ROME – From the outside, you might think the most talked-about thing in Rome right now is Pope Francis in the Gemelli Hospital, with various theories making the rounds that he’s actually worse than the Vatican is saying, that his surgery for diverticulitis of the colon wasn’t actually “planned” as they claimed, and so on.

In truth, you’d be wrong.

Romans have lived through papal health scares before, and they’ve got a sort of sixth sense about sniffing out the truly serious. For right now, most people here seem to be assuming this is par for the course for an 84-year-old male and aren’t getting their noses out of joint.

On the other hand, every Roman you meet right now, whether in the supermarket, or a cab, or a restaurant, or a tobacco shop, or wherever, has just one question for you: What do you think is going to happen Sunday night?

The reference is to the epic final of the Euro 2020 soccer tournament, which pits Italy against England after a month-long process that whittled 24 teams down to two. Perhaps not since the English Reformation have Italy and England squared off against one another in quite so dramatic a fashion.

Both teams have survived stern challenges, from extra time to penalty kick shoot-outs. The English national team hasn’t won a major championship for 55 years, but they’re playing at home in Wembley Stadium, while Italy is playing for a country which, after the economic and social dislocations of the coronavirus, badly needs a lift, and for which soccer (or calcio, as the Italians call it) is a national obsession.

The game takes place Sunday at 8:00 p.m. in London, 3:00 p.m. on the East Coast in the U.S., and will be broadcast nationally on ESPN.

Two things about Italian reaction are especially interesting.

First, veteran Italian columnist Beppe Severgnini had a column yesterday in Corriere della Sera, Italy’s most authoritative daily paper, noting that the goals scored by the Italian team in this year’s tournament haven’t been just tactically sound but also aesthetically pleasing – athletic, artistic, dramatic.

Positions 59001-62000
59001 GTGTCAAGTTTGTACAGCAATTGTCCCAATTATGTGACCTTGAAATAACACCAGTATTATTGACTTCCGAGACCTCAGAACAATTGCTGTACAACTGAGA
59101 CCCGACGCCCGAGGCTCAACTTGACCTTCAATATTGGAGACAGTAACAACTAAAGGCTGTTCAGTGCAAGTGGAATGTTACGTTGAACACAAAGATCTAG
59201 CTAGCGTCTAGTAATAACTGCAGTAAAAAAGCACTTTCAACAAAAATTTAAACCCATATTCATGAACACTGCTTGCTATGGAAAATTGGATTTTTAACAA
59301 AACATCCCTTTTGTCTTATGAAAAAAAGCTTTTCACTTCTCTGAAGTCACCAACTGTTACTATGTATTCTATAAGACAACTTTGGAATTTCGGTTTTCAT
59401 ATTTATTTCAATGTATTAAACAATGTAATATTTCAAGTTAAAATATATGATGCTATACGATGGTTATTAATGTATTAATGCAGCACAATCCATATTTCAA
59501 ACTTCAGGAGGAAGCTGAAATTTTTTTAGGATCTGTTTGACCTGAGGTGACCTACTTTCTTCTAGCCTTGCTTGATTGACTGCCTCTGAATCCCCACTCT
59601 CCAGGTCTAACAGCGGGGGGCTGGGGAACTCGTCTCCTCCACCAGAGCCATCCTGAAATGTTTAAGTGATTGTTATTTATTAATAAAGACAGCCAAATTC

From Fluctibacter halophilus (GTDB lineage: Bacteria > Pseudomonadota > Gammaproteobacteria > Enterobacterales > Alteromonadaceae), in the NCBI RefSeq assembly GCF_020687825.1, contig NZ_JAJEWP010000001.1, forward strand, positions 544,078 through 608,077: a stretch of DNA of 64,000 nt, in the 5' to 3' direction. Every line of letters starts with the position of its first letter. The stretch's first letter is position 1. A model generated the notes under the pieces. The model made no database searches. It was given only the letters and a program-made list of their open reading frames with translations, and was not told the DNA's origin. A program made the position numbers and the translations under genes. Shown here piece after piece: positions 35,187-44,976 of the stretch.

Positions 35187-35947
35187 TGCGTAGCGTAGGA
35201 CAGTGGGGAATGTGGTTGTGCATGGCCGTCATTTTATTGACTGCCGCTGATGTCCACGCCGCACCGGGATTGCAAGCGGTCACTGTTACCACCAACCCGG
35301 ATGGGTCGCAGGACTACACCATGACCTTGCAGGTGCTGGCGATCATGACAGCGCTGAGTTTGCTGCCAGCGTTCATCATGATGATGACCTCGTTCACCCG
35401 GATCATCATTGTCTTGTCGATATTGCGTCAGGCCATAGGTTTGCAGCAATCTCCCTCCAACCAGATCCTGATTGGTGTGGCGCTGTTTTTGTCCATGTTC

In part, Severgnini attributes that tendency to the impact of coach Roberto Mancini, but also to the Italian national character.

“These spectacular goals respond to an Italian need for beauty, which should never be underestimated,” he wrote. “Between what’s good and what’s beautiful, we often privilege the latter … think about the national propensity for the beautiful gesture, and the way we struggle with good behavior.”

“Natural beauty, artistic beauty, beauty linked to objects, to food or clothes – there’s no such thing as Italians who dress badly, only Italians who don’t care about dressing well,” Severgnini wrote.

This lust for the bella figura, for making things look good, reaches into the Vatican as well, and always has. It helps explain why the Vatican has such an endless capacity for great theater, for producing liturgies and other major events with great flourish, and such an underdeveloped ability at times to ensure that the systems and outcomes underneath those glitzy happenings are actually sound.

The other dimension of the current Italian fascination with the fate of the national team worth noting is the role that both soccer and Catholicism play in forming identity here.